MOBA is an extremely popular genre right now, both as a cerebral, team-based eSport and as a major driver of hits within the games industry. Zynga is perhaps one of the best-known names in game development and publishing in the world. So, when Zynga releases a mobile MOBA, it’s the kind of thing you ought to pay attention to. Apple certainly has, featuring Solstice Arena in this week’s App Store update, and we had a quick look ourselves to see how it stacked up.
Zynga’s strengths have typically been in the casual space, and MOBA games are typically anything but, so it’s certainly an odd pairing at first glance, but the game’s design strikes a good balance between casual and hardcore — the latter in that there are still plenty of heroes to choose from, each with diverse skills, necessary resources and ideal gear that can cooperate in unique ways; the former in that the game starts fast, involves no grinding, and typically ends inside of ten minutes. Given that Solstice Arena is an exclusively mobile experience (currently available only for iPad and iPhone), this feels like a good fit, with very simple touch controls, big, easy-to-understand commands and feedback, and pick-up-and-play game length.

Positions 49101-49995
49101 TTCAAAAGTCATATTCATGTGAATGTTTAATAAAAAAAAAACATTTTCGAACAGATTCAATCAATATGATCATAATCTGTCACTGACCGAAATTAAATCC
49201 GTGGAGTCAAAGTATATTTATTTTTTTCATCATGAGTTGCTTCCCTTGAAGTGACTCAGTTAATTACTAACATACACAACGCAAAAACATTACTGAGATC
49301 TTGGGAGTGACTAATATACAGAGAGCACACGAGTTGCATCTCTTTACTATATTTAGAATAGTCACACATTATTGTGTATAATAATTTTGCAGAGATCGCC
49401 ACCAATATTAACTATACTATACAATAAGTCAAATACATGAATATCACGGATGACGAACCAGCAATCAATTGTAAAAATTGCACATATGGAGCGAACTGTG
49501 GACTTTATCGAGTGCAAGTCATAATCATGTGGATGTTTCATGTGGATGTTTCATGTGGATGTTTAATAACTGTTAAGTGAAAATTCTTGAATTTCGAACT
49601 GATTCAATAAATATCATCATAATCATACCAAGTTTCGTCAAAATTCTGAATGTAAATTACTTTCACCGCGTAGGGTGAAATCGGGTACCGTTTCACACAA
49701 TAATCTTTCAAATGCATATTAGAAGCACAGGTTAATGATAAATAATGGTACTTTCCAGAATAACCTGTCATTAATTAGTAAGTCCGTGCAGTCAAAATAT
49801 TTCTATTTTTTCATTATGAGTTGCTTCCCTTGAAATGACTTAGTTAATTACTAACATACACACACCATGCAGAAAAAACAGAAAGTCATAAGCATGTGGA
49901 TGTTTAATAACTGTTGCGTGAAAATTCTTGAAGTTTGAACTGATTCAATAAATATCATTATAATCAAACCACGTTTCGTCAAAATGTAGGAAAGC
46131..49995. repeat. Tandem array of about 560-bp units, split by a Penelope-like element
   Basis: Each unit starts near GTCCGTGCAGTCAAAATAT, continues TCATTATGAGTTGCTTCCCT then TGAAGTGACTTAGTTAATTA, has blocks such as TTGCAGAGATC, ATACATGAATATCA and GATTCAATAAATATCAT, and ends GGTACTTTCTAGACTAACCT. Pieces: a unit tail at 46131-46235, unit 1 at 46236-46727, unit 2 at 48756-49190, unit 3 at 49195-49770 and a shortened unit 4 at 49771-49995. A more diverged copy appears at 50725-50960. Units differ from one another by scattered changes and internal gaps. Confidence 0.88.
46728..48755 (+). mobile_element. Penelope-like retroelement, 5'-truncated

As with any MOBA, characters start out weak and gradually gain power, but unlike LoL or DotA, this is never accomplished through grinding. There are no ‘creeps’ to be killed; attribute boosts can be found just sitting on the ground, and gold (which buys gear leading to better attributes) is also just laying about — or collected by killing foes or harvesting a respawning chest in the center of the arena. Also, unlike the grand, sprawling maps of its forefathers, the Solstice Arena arena is about half the size of a football field, crossable in about 20 seconds. Early skirmishes around the valuable chest begin immediately, and get violent quickly — attacking a hero forces them to stop their current attempt to open the chest, so early action will generally decide who gets to collect first, and who runs home to lick their wounds. Once enough power has been gained, it’s on to destroy the enemy’s towers, and ultimately their ‘oracle’ — the obligatory MOBA McGuffin that decides the match.
The hallmark of the MOBA genre, of course, is the importance of teamwork, and Zynga has included a clever contextual communication system (in the absence of any voice or text chat which would be prohibitively slow in a game this quick). A single tap activates the team alert, and a second tap makes the announcement — tap an enemy tower or the chest to call your allies for an assist, or tap yourself to be healed or defended, or tap a foe to concentrate attacks, etc. It’s an intuitive system that keeps the team organized.
Like many free-to-play entries in the MOBA genre, Solstice Arena offers several heroes for free, and asks for a bit of money to make use of others. The game itself, of course, is free, and you can check it out here.